• The liquid in the box can be used again. After mixing the essential oil with the entire incense stick, keep it in a glass container and allow it to dry for twenty-four hours.
  • The incense sticks are prepared for use after they have dried. This approach is straightforward and simple to use.
  • To prevent spills, you may alternatively add the essential oils using an eyedropper.


You have total freedom in selecting the aroma for incense. There are probably hundreds of mixtures, or you may use your imagination to develop a special and intriguing combination.

When it comes to creating your own incense sticks, be creative. We advise beginners to start out by burning just one incense stick at a time.

Once everything goes well and you've found the ideal mixture, you can produce a lot of them at once.

  • Place your unscented, blank incense stick on an oval dish or a temporary aluminium foil plate.
  • After that, combine two or more of your favourite essential oils. Even only one essential oil might be used.

To make a bunch

The process we went over above is the same one that is used to create a lot of incense sticks.

Let's say you want to create 50 incense sticks as an example. 50 incense sticks will require 50 * 20 = 1000 drops of essential oil if each incense stick required 20 drops of essential oil.

  • Use a measuring cylinder and fill it with the necessary quantity of essential oil.
  • 10-15 incense sticks should be dipped into the cylinder and allowed to soak up the essential oil.
  • For the remainder, repeat the process.
  • Leave the incense sticks in the essential oil overnight to let them absorb it.
  • You're done now!

Essential Oils For Making Incense

Oil fragrance of sandalwood

The earthy, woodsy, and enduring scents of Sandalwood fragrance oil are widely known. It smells strongly of wood, with undertones of floral, balsamic, rich, smooth, soothing, and sweet.

Sandalwood fragrance oil is used to create incense sticks that have a distinctive, alluring, and sensual scent that is intensely earthy and stimulating.

These sandalwood-scented incense sticks are appropriate for burning when meditating, doing yoga, or praying. (1)

Coconut Essential Oil

Incense sticks with unique scents made from coconut fragrance oil produce a calming, revitalizing, and calming environment.

Buttery top notes and a creamy vanilla and coconut base mix make up the coconut fragrance oil.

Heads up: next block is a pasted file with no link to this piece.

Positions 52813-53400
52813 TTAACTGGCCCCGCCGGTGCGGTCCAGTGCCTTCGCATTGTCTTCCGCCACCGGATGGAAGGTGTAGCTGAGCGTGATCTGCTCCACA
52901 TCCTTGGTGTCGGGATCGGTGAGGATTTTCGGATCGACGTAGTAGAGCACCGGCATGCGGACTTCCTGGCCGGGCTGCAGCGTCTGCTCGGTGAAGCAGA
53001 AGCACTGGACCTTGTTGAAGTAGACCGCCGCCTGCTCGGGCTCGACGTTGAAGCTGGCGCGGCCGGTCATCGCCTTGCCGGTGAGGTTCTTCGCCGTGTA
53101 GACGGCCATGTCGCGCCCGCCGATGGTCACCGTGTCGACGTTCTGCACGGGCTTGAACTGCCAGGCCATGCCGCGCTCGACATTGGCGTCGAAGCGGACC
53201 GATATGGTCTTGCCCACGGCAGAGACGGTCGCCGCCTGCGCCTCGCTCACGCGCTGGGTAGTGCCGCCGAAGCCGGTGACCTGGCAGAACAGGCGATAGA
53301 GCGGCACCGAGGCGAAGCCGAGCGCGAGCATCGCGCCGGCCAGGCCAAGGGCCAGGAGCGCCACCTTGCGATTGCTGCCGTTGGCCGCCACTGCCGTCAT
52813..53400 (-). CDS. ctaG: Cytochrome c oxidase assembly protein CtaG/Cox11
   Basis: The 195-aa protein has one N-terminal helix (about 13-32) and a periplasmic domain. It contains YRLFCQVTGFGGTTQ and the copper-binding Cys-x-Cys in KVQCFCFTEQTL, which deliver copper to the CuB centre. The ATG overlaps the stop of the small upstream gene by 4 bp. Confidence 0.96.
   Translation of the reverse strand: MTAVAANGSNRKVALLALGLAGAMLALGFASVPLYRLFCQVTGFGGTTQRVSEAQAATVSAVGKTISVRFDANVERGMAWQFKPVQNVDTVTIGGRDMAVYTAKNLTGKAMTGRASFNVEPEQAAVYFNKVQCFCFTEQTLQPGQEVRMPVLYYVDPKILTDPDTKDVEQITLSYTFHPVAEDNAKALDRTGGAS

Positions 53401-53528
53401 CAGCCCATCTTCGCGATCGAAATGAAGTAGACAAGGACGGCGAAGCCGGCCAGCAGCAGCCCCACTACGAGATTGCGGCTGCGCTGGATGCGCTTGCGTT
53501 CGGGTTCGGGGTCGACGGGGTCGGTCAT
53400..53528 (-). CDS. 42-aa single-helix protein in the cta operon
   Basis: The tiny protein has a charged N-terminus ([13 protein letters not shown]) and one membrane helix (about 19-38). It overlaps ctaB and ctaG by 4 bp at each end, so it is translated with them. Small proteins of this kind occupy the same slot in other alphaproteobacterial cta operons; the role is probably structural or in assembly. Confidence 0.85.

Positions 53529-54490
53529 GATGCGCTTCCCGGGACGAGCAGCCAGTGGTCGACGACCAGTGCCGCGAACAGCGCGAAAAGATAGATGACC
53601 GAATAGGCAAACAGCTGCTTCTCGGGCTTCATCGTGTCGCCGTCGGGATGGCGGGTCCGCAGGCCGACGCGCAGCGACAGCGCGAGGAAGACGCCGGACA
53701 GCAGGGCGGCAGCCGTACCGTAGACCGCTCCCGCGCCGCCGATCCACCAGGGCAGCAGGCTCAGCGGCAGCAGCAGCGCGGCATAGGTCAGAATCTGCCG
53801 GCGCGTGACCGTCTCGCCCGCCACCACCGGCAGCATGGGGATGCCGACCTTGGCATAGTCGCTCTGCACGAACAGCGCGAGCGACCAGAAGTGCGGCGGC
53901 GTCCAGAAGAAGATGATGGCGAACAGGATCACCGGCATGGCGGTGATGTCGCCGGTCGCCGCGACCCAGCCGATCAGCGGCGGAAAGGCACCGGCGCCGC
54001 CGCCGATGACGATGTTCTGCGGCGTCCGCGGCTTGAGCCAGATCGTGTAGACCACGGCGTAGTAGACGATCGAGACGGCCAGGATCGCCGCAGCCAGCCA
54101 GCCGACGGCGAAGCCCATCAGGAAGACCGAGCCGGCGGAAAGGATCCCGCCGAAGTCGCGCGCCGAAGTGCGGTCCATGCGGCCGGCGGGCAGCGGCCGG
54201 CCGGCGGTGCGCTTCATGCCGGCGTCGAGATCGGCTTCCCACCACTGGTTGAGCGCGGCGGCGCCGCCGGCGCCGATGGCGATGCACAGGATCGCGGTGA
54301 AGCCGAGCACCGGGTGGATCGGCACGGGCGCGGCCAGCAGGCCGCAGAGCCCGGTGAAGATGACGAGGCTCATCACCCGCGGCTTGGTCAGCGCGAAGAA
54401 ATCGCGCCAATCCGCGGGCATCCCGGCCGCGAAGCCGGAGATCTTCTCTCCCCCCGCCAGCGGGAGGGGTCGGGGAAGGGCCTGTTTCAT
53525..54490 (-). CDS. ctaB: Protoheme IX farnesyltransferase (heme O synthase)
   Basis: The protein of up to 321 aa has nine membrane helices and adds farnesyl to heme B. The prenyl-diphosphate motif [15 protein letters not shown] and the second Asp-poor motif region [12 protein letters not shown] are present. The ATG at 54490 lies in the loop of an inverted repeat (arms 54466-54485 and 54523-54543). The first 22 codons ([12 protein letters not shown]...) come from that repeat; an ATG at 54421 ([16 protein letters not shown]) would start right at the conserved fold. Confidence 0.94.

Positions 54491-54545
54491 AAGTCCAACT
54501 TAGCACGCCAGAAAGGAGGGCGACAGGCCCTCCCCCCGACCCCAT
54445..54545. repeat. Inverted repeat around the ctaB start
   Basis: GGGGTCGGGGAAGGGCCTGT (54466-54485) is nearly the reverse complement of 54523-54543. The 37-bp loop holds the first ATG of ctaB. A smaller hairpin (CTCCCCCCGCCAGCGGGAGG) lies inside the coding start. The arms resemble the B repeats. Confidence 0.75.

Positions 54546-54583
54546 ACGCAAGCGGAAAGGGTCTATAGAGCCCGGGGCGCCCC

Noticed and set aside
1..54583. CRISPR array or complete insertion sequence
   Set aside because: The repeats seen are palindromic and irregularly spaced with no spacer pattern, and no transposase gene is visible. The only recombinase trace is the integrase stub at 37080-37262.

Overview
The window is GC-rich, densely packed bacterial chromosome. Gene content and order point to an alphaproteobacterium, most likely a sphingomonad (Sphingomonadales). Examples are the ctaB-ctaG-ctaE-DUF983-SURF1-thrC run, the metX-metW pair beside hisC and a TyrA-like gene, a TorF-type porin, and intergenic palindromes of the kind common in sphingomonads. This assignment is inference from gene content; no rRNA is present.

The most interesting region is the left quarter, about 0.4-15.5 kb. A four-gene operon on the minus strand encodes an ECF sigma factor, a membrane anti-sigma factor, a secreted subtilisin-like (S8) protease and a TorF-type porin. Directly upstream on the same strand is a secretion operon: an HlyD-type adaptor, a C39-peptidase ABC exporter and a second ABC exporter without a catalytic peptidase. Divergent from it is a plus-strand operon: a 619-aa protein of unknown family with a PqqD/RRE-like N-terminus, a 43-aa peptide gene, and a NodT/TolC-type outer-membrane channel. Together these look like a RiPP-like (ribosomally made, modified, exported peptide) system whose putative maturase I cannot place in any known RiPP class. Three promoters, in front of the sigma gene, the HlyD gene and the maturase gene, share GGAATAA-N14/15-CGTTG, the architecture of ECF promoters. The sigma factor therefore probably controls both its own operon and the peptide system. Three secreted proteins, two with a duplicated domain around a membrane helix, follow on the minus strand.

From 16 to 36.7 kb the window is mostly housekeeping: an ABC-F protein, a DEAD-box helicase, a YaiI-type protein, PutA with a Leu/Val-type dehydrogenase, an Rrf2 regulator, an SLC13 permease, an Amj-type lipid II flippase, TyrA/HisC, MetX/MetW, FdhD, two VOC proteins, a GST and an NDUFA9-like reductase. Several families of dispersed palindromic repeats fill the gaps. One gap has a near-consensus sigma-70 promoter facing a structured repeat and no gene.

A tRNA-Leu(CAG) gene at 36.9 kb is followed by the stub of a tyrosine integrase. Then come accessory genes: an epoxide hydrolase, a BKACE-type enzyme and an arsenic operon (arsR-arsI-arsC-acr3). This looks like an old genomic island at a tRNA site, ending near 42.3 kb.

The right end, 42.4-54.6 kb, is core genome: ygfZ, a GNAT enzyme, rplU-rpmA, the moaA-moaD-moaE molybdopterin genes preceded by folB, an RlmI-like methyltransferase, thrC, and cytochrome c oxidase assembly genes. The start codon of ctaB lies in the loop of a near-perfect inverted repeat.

Incense sticks perfumed with coconut fragrance oil have a strong aroma and burn for a very long period.

Lavender Essential Oil

The calming and exquisite perfume of lavender fragrance oil comes from the fragrant lavender flowers.

Incense sticks with a lavender scent mix notes of fresh cedar with woody undertones, giving the product a rustic feel.

The addition of a dash of eucalyptus and orange blossom makes this well-balanced lavender fragrance oil even more energising and upbeat.(2)  

Jasmine Essential Oil

Jasmine scented oil is frequently used in incense sticks because of its exotic and oriental smell, which breathes life into the air.

Blooming jasmine blooms give forth the exquisite and velvety scent of jasmine perfume. 

Neroli Essential Oil

Aromatic notes of neroli fragrance oil, which is made from neroli flowers, include undertones of eucalyptus, orange, and cinnamon.

This fragrance oil astounds us with its strong citrus scent that is fresh, a little spicy, and joyous.

Because it releases a powerful fruity perfume that clears the air of unwanted odours, neroli scented oil is widely used in incense sticks.

Cherry Blossom Essential Oil

Aromatic cherry and bloom blossoms may be detected in cherry blossom fragrance oil.

It has a beautiful fruity and floral scent that almost everyone appreciates.

The floral aroma charms the senses and calms the body and brain. Incense sticks filled with cherry blossom fragrance oil also give out a pleasant, relaxing scent that cosies up the space.

Is incense a drug?